With fiercer competition in the sector, fleets will have to sift through a multitude of new funding options and choices.
Some of the industry’s key funding experts have given their views on what 2006 will hold for fleets.
Keith Allen, managing director, ALD Automotive
‘Consolidation and corporate activity is likely to continue in 2006 but such activity undoubtedly results in uncertainty and will breed concern among companies as they wonder whether suppliers will still be committed to providing a fleet service in the future.
‘This confusion with respect to commitment to investment and longer-term stability provides a golden opportunity for established players who are committed to the sector.’
Richard Schooling, commercial director, Alphabet
‘There will be a trend to offer a mix of funding schemes. As well as their strong driver appeal, the broad financial base of such schemes makes them largely independent of Approved Mileage Allowance Payment (AMAP) rates while allowing employers to derive the maximum savings by paying cash as part of overall structure solutions.’
Paul Turner, operations director, APD Automotive (authors of the Landmark survey)
‘Fleet managers will demand increased flexibility as well as capability from their suppliers, with tailored packages and a wider portfolio of products, as well as a strong suite of internet-based sales and aftersales facilities.
‘From the perspective of UK leasing companies, 2006 will be a year when size will matter. In the research we carry out, fleet managers have moved sharply in the direction of solus supply and this trend looks likely to continue.’
Steve Underwood, business development director, Hitachi Capital Vehicle Solutions
‘From a leasing company position, there will be a greater demand from fleet managers for leasing companies to provide vehicle-related solutions to their own business needs – eg policy advice for cars and vehicles and specification advice for commercials.
This will result in contract hire suppliers being selected on overall value of the solution to the customer’s business rather than just who has the cheapest rate.’
Terry Bartlett, managing director, Inchcape Fleet Solutions
‘Consolidation in the vehicle leasing industry may well continue. We will continue to streamline and enhance service delivery with the provision of online tools, but we are committed to ensuring that ‘real people’ will deliver real customer service to customers. Too many leasing providers use consolidation and web-based developments as an excuse to remove staff from direct relationships with clients. That is not our policy.’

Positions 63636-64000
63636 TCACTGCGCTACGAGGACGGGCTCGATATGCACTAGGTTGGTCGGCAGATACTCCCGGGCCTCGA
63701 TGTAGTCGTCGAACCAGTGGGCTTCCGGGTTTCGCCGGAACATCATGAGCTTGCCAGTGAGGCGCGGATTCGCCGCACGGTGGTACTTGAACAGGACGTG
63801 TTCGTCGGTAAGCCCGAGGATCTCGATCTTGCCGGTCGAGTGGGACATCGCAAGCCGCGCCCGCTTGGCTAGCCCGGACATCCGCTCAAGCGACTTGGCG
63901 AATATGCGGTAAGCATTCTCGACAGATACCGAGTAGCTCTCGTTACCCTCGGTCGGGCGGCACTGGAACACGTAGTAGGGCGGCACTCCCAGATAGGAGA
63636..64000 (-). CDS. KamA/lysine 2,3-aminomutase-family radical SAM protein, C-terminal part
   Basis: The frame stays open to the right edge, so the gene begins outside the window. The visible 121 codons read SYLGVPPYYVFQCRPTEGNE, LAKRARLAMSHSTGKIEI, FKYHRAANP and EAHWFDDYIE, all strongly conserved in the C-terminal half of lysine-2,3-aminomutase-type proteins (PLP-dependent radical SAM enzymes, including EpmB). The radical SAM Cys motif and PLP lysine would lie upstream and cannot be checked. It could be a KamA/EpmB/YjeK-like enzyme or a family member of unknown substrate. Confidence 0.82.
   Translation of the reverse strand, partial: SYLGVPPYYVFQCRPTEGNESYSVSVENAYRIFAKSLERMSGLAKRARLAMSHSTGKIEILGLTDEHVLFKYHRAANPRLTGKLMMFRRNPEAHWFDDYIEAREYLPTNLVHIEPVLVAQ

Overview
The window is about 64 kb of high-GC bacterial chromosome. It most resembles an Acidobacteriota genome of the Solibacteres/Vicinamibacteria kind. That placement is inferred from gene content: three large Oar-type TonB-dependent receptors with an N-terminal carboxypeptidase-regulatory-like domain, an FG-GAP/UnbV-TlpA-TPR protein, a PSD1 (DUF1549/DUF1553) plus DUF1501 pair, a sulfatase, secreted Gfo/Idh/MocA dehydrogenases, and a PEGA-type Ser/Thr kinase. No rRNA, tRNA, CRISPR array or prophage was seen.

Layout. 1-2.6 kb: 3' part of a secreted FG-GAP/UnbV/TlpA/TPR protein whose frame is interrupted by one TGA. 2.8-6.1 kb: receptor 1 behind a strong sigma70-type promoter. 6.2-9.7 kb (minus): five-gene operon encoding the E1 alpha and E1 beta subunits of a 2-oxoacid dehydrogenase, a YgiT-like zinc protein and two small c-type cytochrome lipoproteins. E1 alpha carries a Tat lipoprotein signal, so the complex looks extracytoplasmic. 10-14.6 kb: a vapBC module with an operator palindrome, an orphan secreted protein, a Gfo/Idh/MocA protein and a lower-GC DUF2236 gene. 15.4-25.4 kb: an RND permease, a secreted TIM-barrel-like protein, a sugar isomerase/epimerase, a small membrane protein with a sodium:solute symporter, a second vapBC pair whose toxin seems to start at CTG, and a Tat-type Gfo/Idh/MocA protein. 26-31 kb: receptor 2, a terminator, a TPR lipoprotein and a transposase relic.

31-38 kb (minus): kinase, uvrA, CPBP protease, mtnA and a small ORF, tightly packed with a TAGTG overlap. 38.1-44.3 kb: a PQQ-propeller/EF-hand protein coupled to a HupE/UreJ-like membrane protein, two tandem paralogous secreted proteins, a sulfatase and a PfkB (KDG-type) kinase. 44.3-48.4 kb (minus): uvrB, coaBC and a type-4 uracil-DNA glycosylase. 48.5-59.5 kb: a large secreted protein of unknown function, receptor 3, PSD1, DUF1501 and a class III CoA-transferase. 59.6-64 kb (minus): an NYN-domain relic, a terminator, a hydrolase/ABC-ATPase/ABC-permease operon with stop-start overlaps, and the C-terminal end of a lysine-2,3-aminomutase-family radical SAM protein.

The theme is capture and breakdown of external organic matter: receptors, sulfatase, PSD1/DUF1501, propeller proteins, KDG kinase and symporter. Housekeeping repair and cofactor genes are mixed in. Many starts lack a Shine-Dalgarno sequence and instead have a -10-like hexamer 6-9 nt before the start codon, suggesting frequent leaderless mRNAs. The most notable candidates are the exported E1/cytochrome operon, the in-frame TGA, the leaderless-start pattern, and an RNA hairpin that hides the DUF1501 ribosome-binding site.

Roddy Graham, commercial director, Leasedrive Group
‘Looking forward to 2006, we predict that another high-profile bank-owned leasing and fleet management company will follow HSBC’s lead with a similar arrangement and the fleet management and leasing sector will see further change and consolidation. The smaller, niche service operators will continue to catch the eye of customers who believe that a ‘small and nimble’ partner is more appealing than the ‘big and butch’ provider’.’
Kevin McNally, regional senior vice president, LeasePlan
‘There will be a major shift in how organisations think about the environmental impact of their fleets, not just by considering alternative fuels but looking holistically at the fleet to reduce mileage, fuel and emissions. It has been talked about for some time, but only now are the processes available to make it happen.’
Jon Walden, managing director, Lex Vehicle Leasing
‘The last two years have seen a major shake-up in the industry. Customers are focusing on a range of issues – among them, the move from car to cash seems be accelerating. This is a feature of the rapid individualisation of society which looks set to continue.’
Nigel Stead, managing director, Lloyds TSB autolease
‘The leasing industry has faced some challenges during 2005 and the greatest would be the increasing level of regulation we have had to deal with. The biggest challenge for our business over the next year is to resist the commoditisation of our products especially in the corporate sector.’
Gary Hobson, managing director, Masterlease
‘We are predicting a rise in demand for mixed funding methods as we start to see the end of the one-size-fits-all company car scheme. There are also further market changes to come next year. Vehicle leasing may become less attractive to banks because of the capital they will have to put into the business relative to outer lending. With many leasing companies owned by financial institutions, we could see some significant changes in ownership over the next few years.’
Andrew Cope, chief executive, Zenith Vehicle Contracts
‘The company car will fight back against cash as fleets make their cash policies more comparable to their company car polices – eg CO2 restrictions for cash allowance holders and more controls around the type of car chosen, taking into account all those other duty-of-care issues such as maintenance and insurance. This process will start to encourage more businesses to favourably consider the company vehicle.’